Neutron Stars Prove Einstein Right (Again)

By Eliza Strickland | July 7, 2008 9:44 am

pulsar twin starsA new study of a pair of neutron stars has proven that Albert Einstein got the details right on his theory of general relativity, which describes the interactions of gravity, space, and time in our universe. A team of astrophysicists examined two newly discovered neutron stars, the small and dense stellar bodies formed after a supernova collapses, and found that Einstein accurately predicted their movements more than 90 years before the unusual star system was first sighted.

In Einstein’s relativistic universe, matter curves space and slows down time, and the speed of light remains the only constant. But those are the big effects. The theory of relativity also includes some more esoteric details, one of which is called spin precession. The idea goes like this: Two massive bodies orbiting near each other will warp space enough to disturb the central axis around which both are moving, causing them to begin wobbling just like spinning tops. Strong gravity creates this so-called precession, and the more massive the objects, the easier the precession is to observe [ScienceNow Daily News].

For the study, published in the journal Science, researchers examined a rare star system comprised of a pair of pulsars orbiting each other. A pulsar is a type of neutron star that emits a strong beam of radio waves from each magnetic pole; the beams periodically sweep past Earth’s telescopes showing a “pulse” of light like a lighthouse beacon. Scientists know of more than 1,700 pulsars in our galaxy but of only one binary-pulsar system, discovered in 2003. It comprises two pulsars locked into close orbit around each other, so close they could fit within the Sun. Because of its strong gravitational field, this system is the best place to test Einstein’s 93-year-old theory [AFP].

The international team of researchers tracked the pulses of one of the stars over the past four years, says Victoria Kaspi of McGill University. “Einstein predicted that, in such a field, the axis about which an object rotates will precess – or change direction slowly as the pulsar orbits around its companion. Imagine a spinning top tilted over slightly to one side – the spin axis wobbles” [Telegraph]. The result of their observations: The pulsar’s spin axis did indeed wobble, exactly as Einstein predicted.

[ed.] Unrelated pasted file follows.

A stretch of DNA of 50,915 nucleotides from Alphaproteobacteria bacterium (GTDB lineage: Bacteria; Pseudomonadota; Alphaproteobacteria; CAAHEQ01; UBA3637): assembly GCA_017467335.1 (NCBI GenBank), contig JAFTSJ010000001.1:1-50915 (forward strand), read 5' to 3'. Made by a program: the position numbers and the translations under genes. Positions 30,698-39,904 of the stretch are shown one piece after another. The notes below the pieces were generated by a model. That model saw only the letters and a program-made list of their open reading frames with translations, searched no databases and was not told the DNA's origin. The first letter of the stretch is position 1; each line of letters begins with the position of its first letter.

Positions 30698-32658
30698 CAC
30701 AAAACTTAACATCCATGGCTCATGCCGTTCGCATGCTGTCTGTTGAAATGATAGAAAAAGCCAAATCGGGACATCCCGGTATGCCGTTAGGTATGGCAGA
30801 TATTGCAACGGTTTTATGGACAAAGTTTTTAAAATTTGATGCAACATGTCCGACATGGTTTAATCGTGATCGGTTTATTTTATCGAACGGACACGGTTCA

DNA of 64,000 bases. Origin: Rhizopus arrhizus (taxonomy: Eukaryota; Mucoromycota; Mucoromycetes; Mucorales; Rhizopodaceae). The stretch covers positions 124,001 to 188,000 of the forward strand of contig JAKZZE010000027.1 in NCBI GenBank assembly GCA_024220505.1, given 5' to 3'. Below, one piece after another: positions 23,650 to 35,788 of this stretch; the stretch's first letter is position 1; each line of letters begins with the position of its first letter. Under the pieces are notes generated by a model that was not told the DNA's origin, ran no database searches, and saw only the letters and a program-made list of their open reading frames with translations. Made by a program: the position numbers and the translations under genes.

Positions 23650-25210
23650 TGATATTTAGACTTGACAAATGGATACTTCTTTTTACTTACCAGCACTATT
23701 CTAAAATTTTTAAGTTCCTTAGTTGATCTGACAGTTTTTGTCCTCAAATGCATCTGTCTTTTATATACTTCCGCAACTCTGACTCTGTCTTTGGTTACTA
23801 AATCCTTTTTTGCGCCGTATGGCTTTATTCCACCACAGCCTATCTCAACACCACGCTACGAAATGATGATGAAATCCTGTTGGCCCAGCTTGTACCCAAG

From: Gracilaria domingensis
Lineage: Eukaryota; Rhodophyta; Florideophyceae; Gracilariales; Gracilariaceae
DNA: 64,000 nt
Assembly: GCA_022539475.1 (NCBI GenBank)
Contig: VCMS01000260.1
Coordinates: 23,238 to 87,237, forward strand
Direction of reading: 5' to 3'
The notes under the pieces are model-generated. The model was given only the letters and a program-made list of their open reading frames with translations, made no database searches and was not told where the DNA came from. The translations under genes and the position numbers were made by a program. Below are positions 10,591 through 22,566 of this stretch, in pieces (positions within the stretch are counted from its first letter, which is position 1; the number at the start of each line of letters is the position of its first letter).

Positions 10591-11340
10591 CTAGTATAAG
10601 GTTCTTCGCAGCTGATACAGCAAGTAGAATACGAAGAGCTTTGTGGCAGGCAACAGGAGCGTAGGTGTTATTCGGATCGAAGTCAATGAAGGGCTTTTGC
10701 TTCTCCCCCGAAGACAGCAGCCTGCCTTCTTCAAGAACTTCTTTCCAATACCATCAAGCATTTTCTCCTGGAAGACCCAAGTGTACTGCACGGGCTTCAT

Image: Daniel Cantin/McGill University

CATEGORIZED UNDER: Physics & Math, Space
  • http://deleted Somebody in the Universe

    Six million Jews, among them one and half million Jewish children, had murdered by the German peoples with support and anticipation of, many, many Europeans in ww2. The German peoples and Europeans was (and are) crazy of jealousy and hate. What stupidity and madness.

  • Bystander

    Somebody in the Universe…

    Live in today. No one ever talks about the recorded 9 million murders during the witch hunts. No one ever talks about the countless murders carried out in the many names of gods. What makes the Jews so special?

    Learn from the past and teach well those who will rule tomorrow and hold faith that our young species will outgrow these childish hates.

    You can count the generations that have enjoyed the luxury of electricity and proper hygiene on one hand.

  • Pingback:

  • kate

    when will the show end, anyone know?

  • Ivan Pasternak

    to Bystander Says:, Says:, kate Says:
    Google the truth.

    The witch -hunt How many died?
    “The most dramatic [recent] changes in our vision of the Great Hunt [have] centered on the death toll,” notes Jenny Gibbons. She points out that estimates made prior to the mid-1970s, when detailed research into trial records began, “were almost 100% pure speculation.” (Gibbons, Recent Developments.) “On the wilder shores of the feminist and witch -cult movements,” writes Robin Briggs, “a potent myth has become established, to the effect that 9 million women were burned as witches in Europe; gendercide rather than genocide. [See, e.g., the witch -hunt documentary “The Burning Times”.] This is an overestimate by a factor of up to 200, for the most reasonable modern estimates suggest perhaps 100,000 trials between 1450 and 1750, with something between 40,000 and 50,000 executions, of which 20 to 25 per cent were men.” Briggs adds that “these figures are chilling enough, but they have to be set in the context of what was probably the harshest period of capital punishments in European history.” (Briggs, Witches & Neighbours, p. 8.)

  • Bob Snyder

    So….. what does any of this have to do with neutron stars? Pretty sure I would have deleted all of your irrelevant, misplaced comments if this were my blog.


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